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Fewer Fatalities but More Non-Fatal Injuries in First Half of 2019

There were 17 workplace fatalities in 1H 2019, fewer than the 23 in 2H 2018 and 18 in 1H 2018. This was the lowest absolute number of workplace fatalities since 2012, when fatality data for all workplaces was tracked. The 12-month rolling fatal injury rate remained at 1.2 per 100,000 employed persons as at end June 2019, the same as the rate as at end June 2018 and end December 2018. However, the number of non-fatal workplace injuries increased by 8 percent from 6,073 cases in 1H 2018 to 6,561 cases in 1H 2019.

 

FATAL INJURIES

Leading causes are ‘Falls from Height’, ‘Vehicular-related Incidents’ and ‘Collapse or Failure of Structure and Equipment’

2          Falls from height remained a key concern with four fatalities in 1H 2019. This was one fatality more than in 1H 2018. Two falls from height occurred in the Construction industry. Fatalities due to the collapse or failure of structure and equipment increased from one case in 1H 2018 to three cases in 1H 2019, while vehicular-related fatalities remained at four cases in both 1H 2018 and 1H 2019.

 

MAJOR AND MINOR INJURIES

‘Slips, Trips and Falls’ and ‘Machinery-Related Incidents’ remained as leading causes of major and minor incidents

3          Slips, trips and falls (STF) remained as the top cause of both major and minor injuries. While major injuries arising from STF decreased from 111 in 1H 2018 to 87 in 1H 2019, STF-related minor injuries increased by eight percent from 1,630 in 1H 2018 to 1,757 in 1H 2019. Although STF accidents can happen anywhere, simple control measures such as proper housekeeping can help to prevent STF.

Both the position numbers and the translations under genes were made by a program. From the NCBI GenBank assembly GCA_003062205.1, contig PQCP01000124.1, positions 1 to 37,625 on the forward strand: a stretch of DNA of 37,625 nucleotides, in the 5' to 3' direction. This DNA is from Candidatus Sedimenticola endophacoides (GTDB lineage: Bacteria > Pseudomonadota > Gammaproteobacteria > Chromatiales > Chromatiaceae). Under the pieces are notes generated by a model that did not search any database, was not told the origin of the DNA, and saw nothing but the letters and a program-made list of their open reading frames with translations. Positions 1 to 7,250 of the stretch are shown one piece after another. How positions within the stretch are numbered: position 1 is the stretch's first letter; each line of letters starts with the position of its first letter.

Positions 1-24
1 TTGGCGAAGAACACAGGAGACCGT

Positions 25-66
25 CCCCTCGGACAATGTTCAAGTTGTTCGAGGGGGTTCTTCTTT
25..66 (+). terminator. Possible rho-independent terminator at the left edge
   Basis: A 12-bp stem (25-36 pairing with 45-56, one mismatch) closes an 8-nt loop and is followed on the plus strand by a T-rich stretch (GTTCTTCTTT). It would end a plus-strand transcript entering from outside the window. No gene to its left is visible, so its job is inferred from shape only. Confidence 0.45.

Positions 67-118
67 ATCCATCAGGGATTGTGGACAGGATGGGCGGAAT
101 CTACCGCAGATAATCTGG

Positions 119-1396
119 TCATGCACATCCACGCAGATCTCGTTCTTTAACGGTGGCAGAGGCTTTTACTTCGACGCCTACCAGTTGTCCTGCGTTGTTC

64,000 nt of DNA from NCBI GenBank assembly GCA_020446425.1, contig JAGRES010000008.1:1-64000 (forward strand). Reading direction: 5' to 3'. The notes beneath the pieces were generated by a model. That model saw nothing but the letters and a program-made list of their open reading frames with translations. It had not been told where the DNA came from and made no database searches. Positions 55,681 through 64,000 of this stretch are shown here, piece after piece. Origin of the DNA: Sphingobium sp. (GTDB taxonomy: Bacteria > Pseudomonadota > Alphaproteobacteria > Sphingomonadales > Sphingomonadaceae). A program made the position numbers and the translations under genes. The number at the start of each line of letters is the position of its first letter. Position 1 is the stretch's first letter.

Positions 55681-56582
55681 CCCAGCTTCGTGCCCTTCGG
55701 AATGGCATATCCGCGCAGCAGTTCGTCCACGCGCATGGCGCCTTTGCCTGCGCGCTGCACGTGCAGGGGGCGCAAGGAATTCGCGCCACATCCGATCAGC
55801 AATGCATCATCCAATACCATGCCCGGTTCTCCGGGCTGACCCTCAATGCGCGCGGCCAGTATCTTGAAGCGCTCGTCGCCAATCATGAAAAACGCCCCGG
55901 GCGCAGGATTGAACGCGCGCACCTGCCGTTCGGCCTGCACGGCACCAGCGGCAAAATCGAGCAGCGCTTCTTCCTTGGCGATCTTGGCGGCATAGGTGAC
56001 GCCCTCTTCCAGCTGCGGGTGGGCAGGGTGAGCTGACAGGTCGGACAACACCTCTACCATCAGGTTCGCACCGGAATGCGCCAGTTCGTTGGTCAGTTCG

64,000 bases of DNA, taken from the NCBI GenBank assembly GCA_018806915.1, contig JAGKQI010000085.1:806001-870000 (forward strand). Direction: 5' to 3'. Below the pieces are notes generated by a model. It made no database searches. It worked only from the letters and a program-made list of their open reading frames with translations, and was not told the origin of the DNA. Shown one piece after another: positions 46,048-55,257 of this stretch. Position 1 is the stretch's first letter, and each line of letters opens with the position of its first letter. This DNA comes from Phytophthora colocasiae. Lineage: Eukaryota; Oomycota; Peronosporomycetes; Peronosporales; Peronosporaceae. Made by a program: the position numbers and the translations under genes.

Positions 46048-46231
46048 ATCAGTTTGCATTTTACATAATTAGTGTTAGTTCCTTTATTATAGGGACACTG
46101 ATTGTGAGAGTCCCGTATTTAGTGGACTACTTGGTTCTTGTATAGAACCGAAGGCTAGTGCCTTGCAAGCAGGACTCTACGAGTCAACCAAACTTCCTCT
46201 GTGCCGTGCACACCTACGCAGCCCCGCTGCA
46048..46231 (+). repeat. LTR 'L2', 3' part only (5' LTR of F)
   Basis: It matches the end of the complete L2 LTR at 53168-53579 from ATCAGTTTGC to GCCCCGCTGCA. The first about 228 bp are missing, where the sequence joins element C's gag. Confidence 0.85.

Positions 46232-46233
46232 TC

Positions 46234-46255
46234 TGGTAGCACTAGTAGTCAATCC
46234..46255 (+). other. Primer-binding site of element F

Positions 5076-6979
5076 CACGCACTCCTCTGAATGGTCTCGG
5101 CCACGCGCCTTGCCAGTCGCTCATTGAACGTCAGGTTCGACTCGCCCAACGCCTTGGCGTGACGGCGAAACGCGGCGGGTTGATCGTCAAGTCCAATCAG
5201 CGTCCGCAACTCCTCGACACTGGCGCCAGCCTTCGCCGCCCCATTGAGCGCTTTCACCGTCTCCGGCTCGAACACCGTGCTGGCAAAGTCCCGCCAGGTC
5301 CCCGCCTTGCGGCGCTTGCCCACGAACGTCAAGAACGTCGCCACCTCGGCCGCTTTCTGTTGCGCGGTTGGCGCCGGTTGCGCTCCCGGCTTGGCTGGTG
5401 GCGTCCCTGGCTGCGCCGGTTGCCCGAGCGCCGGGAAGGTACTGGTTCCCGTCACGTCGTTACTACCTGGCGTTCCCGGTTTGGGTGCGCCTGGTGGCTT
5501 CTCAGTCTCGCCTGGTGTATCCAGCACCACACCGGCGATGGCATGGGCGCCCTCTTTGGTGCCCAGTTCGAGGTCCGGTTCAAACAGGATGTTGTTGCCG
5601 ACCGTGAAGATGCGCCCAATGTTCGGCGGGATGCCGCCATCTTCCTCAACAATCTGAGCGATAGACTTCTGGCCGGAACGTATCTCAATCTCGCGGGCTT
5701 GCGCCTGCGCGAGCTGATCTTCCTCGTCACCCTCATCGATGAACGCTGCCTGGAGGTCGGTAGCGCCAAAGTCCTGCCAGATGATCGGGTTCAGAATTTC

4          Closer attention should also be paid to reducing machinery-related incidents, the second most common cause of major and minor injuries. Machinery-related major injuries rose from 35 cases in 1H 2018 to 41 cases in 1H 2019. Similarly, machinery-related minor-injuries spiked from 956 cases in 1H 2018 to 1,066 cases in 1H 2019.

 

INJURIES BY INDUSTRIES

Vigilance needed in Construction, Manufacturing and Transportation & Storage industries

5          The performance of the Construction and Manufacturing industries did not improve significantly. The Construction industry contributed 67 cases of fatal and major injuries in 1H 2019, while the Manufacturing industry contributed 66 cases. Greater vigilance is also needed in the Transportation and Storage industry, where fatal and major injuries rose from 22 in 1H 2018 to 35 in 1H 2019.

 

6          In addition, major injuries have become more evenly spread across diverse industries, with more major injuries seen in the lower-risk industries of Accommodation and Food Services (from 16 in 1H 2018 to 34 in 1H 2019), Wholesale and Retail Trade (from 15 in 1H 2018 to 21 in 1H 2019) and Professional Services (from 5 in 1H 2018 to 10 in 1H 2019).

 

DANGEROUS OCCURRENCES AND OCCUPATIONAL DISEASES